Weblog:   The Right Term is Copyright Infringement
Subject:   I've invented a matter replicator
Date:   2002-12-15 19:22:15
From:   grepsedawk
With apologies to Star Trek...

I've invented a matter replicator. I can make an exact duplicate of any physical object in a matter of seconds and for free (it recombines hydrogen molecules out of water). I also open-sourced the specs for the matter replicator so anyone can make one of their own.

I have a large collection of O'Reilly books and a lot of poor geeky friends who want these books. Out of the kindness of my heart I replicated my entire collection of O'Reilly books for my friends. Hundreds of copies of "Running Linux 4th Edition" "Mac OS X: The Missing Manual".

I even went so far as to hook my matter replicator up to the Internet, and give the IP address out to the Slashdot community. Would you believe that in a matter of two months over 200,000 people replicated my collection of books? Thanks to me O'Reilly has reached a very widespread audience of people who now love their tech pubs but know they don't have to pay for them. I'm still waiting for that phone call from Tim thanking me for my service.

Maybe not the best analogy in the world, but I'm just trying to make a point. What is any industry going to do when pratically overnight people are able to get the fruits of their labor for free?

Sure, a forward thinking music publisher would have saw the advent of P2P, digital music, etc, and found a business model for it. But, it's not that easy. Even if Napster didn't have legal problems, nobody was entirely certain what their Step 4 was going to be before Step 5: Profit!

It's not like you can even count on people saying to themselves, "Wow, it sure is nice to get music files for free, but something just doesn't seem right about this. How are the artists getting paid? Should I be burning a copy of my Sting CD to share with my friend Tim even though I know both of us will be listening to it at the exact time on two different devices? That doesn't seem right, so I'm not going to do it. Even if everyone else. I'm also not going to pirate copies of Windows XP anymore."

I believe I understand what you're saying Tim. There is a market out there for the publisher that can get the digital music into the customer's hand in a way that allows him to listen to it on multiple devices. But markets take time to develop, and what do the publishers do in the meantime?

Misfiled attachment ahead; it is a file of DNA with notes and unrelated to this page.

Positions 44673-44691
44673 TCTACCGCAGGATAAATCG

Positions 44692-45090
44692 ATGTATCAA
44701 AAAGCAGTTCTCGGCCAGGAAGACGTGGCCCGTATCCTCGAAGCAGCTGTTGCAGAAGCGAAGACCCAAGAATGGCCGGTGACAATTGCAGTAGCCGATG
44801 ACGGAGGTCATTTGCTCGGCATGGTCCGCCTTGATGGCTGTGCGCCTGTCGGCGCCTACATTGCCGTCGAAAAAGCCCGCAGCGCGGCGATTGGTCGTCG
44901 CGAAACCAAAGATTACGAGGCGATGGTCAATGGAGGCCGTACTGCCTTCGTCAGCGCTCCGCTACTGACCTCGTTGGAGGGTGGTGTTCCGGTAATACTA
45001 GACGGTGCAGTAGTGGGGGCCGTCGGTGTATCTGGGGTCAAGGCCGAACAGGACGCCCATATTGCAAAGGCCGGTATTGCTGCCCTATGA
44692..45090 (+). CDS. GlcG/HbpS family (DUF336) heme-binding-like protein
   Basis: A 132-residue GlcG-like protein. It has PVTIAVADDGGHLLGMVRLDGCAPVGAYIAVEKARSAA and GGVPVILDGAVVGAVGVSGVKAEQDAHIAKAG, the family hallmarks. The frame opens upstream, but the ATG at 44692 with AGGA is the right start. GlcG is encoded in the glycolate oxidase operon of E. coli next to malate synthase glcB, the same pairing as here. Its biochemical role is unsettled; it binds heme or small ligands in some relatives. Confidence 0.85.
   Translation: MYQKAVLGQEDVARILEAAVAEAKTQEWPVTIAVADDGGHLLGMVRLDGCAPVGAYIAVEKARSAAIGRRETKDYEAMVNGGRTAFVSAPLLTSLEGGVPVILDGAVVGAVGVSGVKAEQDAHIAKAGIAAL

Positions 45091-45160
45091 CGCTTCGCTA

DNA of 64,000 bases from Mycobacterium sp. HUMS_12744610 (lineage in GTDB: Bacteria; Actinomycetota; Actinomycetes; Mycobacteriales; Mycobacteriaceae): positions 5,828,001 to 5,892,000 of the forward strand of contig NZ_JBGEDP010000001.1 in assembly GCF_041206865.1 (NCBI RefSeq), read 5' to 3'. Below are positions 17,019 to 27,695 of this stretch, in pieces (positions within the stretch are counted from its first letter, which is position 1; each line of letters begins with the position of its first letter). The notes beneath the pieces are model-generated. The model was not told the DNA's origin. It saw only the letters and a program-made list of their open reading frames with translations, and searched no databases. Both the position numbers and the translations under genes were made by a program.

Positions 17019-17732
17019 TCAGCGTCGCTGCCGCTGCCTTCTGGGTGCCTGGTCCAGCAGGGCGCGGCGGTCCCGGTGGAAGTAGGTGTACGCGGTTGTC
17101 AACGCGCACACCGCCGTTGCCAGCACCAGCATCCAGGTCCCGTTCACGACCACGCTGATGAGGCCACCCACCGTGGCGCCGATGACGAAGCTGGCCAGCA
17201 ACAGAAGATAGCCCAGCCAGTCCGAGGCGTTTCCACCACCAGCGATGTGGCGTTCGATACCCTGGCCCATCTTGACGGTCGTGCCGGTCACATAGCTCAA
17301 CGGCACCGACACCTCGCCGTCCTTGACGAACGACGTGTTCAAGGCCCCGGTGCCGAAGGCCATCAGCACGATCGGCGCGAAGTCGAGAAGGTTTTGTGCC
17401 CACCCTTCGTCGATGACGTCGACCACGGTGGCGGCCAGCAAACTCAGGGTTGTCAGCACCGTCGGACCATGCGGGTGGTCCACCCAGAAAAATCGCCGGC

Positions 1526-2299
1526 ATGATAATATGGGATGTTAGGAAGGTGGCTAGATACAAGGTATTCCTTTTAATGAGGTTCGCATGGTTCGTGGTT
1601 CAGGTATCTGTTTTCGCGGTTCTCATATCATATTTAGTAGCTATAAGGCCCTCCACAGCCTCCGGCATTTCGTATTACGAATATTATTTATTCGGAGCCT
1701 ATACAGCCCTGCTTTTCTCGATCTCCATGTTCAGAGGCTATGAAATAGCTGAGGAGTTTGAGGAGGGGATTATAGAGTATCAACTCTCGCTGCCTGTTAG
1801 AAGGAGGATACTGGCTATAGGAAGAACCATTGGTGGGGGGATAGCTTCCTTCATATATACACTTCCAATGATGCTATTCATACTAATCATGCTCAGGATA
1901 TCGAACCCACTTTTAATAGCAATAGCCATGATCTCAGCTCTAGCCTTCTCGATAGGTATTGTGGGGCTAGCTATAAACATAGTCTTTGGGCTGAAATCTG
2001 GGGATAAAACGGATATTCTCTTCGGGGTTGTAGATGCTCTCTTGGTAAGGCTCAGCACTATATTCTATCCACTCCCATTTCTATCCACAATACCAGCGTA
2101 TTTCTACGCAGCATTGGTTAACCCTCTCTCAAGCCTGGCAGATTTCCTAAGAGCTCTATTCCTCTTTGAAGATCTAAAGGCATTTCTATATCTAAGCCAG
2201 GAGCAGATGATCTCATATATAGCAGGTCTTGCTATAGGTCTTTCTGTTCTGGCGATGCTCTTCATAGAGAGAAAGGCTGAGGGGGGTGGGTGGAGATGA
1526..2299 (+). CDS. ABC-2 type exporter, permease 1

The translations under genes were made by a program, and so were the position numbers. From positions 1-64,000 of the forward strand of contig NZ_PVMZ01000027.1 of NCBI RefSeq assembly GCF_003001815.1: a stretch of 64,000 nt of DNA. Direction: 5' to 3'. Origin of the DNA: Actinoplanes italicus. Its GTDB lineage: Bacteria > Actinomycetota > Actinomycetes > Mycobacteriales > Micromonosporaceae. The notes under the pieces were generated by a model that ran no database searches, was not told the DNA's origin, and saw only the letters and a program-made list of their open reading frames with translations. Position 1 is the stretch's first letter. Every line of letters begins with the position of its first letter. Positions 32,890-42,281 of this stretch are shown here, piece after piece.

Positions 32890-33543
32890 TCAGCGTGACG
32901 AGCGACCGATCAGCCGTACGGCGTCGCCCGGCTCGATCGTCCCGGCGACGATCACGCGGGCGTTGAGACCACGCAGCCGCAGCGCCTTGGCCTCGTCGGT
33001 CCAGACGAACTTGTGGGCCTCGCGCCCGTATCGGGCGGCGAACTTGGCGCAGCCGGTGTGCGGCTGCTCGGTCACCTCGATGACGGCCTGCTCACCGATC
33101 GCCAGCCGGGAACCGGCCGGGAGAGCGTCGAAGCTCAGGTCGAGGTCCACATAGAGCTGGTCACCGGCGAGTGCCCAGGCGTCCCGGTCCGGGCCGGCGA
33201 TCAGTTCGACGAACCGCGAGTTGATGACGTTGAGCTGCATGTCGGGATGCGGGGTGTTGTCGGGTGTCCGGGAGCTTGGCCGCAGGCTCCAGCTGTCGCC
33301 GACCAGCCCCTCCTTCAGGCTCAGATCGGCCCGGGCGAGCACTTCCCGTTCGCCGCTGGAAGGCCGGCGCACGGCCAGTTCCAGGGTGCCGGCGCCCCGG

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  • Re: I've invented a matter replicator
    2002-12-15 19:37:52  jasontm [View]

    Humm.. well, here's my idea for what they could do (and i target this more to the RIAA and the MPAA than publishers like O'reilly, because i have no idea how much cash Tim is sitting on..) in the meantime..

    They could use that massive mound of cash that they have collected over the years of ripping off customers. Yeah, maybe you don't, but i consider selling a CD with 1 or 2 good songs, the remaining being crap, a rip off. It's not like they're going to go out of business 6 months after people stop buying CDs, and even then it's abserd to think that people will just stop en mass. So what if that pile of cash gets a bit smaller while they adjust to changing times?

    It's too bad they'd rather spend that pile of cash on lawyers, instead of some bright people to help them adjust..
  • I've invented a matter replicator
    2002-12-16 01:27:22  simon_hibbs [View]

    Why resort to absurd matter replicator analogies, when there are truck loads of far more relevent historical analogies available. You are writing as though music sharing was a completely new class of problem (and therefore needs new measures to regulate or eliminate it), when in fact it's merely a re-run of an old, old problem.

    Exactly the same problem was faced by sheet music publishers when photocopiers became common, a common sense solution was found. The music industry has already faced the same situation with tape recorders, there was no need to panic. The film industry should have learned their lesson over VCRs, but quite obviously they're just too mindless to do so.

    The fact is there is absolutely no evidence whatsoever that music copying by consumers has harmed recording industry profits. in fact their profits rose significantly during the Napster years, and have declined since the demise of the service. Hardly compelling evidence of their claims.

    Nobody is saying that mass copying and organised redistribution of copyrighted works isn't a problem, just that harrassing consumers and removing traditional fair use behaviour hasn't solved similar problems in the past and is unlikely to do so now. Please address the point being made, and not a different point that's easier for you to attack.

    Simon Hibbs
  • Tim O'Reilly photo I've invented a matter replicator
    2002-12-16 15:51:18  Tim O'Reilly | O'Reilly AuthorO'Reilly Blogger [View]

    I put my thoughts about "what to do", and why middlemen would be necessary even in the event of matter replicators, in the article entitled Piracy is Progressive Taxation. Hey -- all that content on the web is free, so why do we need Google, Yahoo! and the like (not to mention CNet, Wired, and the O'Reilly Network).... Publishing is not an artifact of physical distribution, but of the mathematics of attention.

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